A study made in the UK in 2008, concluded that electric vehicles had the potential to reduce carbon dioxide and greenhouse gas emissions by at least 40%, even taking into account the emissions due to current electricity generation in the UK and emissions relating to the production and disposal of electric vehicles. The savings are questionable relative to hybrid or diesel cars. (According to official British government testing, the most efficient European market cars are well below 115 grams of CO2 per kilometer driven, although a study in Scotland gave 149.5 gCO2/km as the average for new cars in the UK.) But because UK consumers can select their energy suppliers, it also depends on how 'green' their chosen supplier is in providing energy into the grid. Unlike other countries, in the UK a stable proportion of the electricity is produced by nuclear, coal and gas plants. Therefore, there are only minor differences in the environmental impact over the year.
In a worst-case scenario where incremental electricity demand would be met exclusively with coal, a 2009 study conducted by the World Wide Fund for Nature and IZES found that a mid-size EV would emit roughly 200 g(CO2)/km (11 oz(CO2)/mi), compared with an average of 170 g(CO2)/km (9.7 oz(CO2)/mi) for a gasoline-powered compact car. This study concluded that introducing 1 million EV cars to Germany would, in the best-case scenario, only reduce CO2 emissions by 0.1%, if nothing is done to upgrade the electricity infrastructure or manage demand. A more reasonable estimate, relaxing the coal assumption, was provided by Massiani and Weinmann taking into account that the source of energy used for electricity generation would be determined based on the temporal pattern of the additional electricity demand (in other words an increase in electricity consumption at peak hour will activate the marginal technology, while an off peak increase would typically activate other technologies). Their conclusion is that natural gas will provide most of the energy used to reload EV, while renewable energy will not represent more than a few percent of the energy used.
Volkswagen conducted a life-cycle assessment of its electric vehicles certified by an independent inspection agency. The study found that CO2 emissions during the use phase of its all-electric VW e-Golf are 99% lower than those of the Golf 1.2 TSI when powers comes from exclusively hydroelectricity generated in Germany, Austria and Switzerland. Accounting for the electric car entire life-cycle, the e-Golf reduces emissions by 61%. When the actual EU-27 electricity mix is considered, the e-Golf emissions are still 26% lower than those of the conventional Golf 1.2 TSI. In 2014 in Germany, 28 percent of whole electricity was renewable energy produced in Germany.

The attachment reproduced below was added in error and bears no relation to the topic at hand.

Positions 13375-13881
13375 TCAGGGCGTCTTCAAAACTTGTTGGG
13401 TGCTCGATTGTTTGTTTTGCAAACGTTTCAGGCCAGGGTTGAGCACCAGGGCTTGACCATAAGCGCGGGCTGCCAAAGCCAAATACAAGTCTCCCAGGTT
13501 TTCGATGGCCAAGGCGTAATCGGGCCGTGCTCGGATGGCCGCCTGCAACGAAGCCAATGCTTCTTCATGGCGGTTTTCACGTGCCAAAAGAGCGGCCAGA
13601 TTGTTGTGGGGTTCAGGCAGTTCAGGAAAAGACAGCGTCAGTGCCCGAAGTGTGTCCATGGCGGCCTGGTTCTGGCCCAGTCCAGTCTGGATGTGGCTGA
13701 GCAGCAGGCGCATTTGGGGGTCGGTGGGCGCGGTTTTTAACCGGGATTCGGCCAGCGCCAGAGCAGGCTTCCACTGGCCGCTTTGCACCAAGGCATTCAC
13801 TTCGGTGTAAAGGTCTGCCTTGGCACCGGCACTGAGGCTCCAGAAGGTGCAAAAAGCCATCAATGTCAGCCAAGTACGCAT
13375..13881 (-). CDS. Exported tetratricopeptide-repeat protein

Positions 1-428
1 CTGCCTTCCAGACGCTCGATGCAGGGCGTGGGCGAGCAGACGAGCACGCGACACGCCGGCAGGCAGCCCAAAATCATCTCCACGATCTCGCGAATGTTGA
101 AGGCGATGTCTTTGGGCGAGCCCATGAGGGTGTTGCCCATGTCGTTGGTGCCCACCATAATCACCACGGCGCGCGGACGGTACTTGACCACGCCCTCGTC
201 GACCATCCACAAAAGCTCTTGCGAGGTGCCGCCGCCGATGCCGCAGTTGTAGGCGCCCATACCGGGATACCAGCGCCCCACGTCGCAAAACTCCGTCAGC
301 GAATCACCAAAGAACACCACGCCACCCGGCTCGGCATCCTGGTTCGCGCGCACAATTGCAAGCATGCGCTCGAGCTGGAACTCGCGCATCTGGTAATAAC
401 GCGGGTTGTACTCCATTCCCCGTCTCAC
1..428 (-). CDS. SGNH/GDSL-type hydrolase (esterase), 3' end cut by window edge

France and Belgium
In France and Belgium, which have many nuclear power plants, CO2 emissions from electric car use would be about 12 g/km (19.3 g/mi). Because of the stable nuclear production, the timing of charging electric cars has almost no impact on their environmental footprint.
Environmental impact of manufacturing
Electric cars also have impacts arising from the manufacturing of the vehicle. Since battery packs are heavy, manufacturers work to lighten the rest of the vehicle. As a result, electric car components contain many lightweight materials that require a lot of energy to produce and process, such as aluminium and carbon-fiber-reinforced polymers. Electric motors and batteries add to the energy of electric-car manufacture. Also, the magnets in the motors of many electric vehicles contain rare-earth metals. In a study released in 2012, a group of MIT researchers calculated that global mining of two rare-earth metals, neodymium and dysprosium, would need to increase 700% and 2600%, respectively, over the next 25 years to keep pace with various green-tech plans. Substitute strategies introduce trade-offs in efficiency and cost. The same MIT study noted that the materials used in batteries are harmful to the environment. Mining and processing of metals such as lithium, copper, and nickel uses energy and can release toxic compounds. In regions with poor legislature, mineral exploitation can increase risks further. The local population may be exposed to toxic substances through air and groundwater contamination.[clarification needed]. We should note however that some rare earth metals, such as lithium (found in lithium-ion batteries for example) can be recovered through urban mining and thus reduce the environmental impact (compared to mining it from regular mines). Currently (2018) however, as this is still not being done, this process is still more expensive.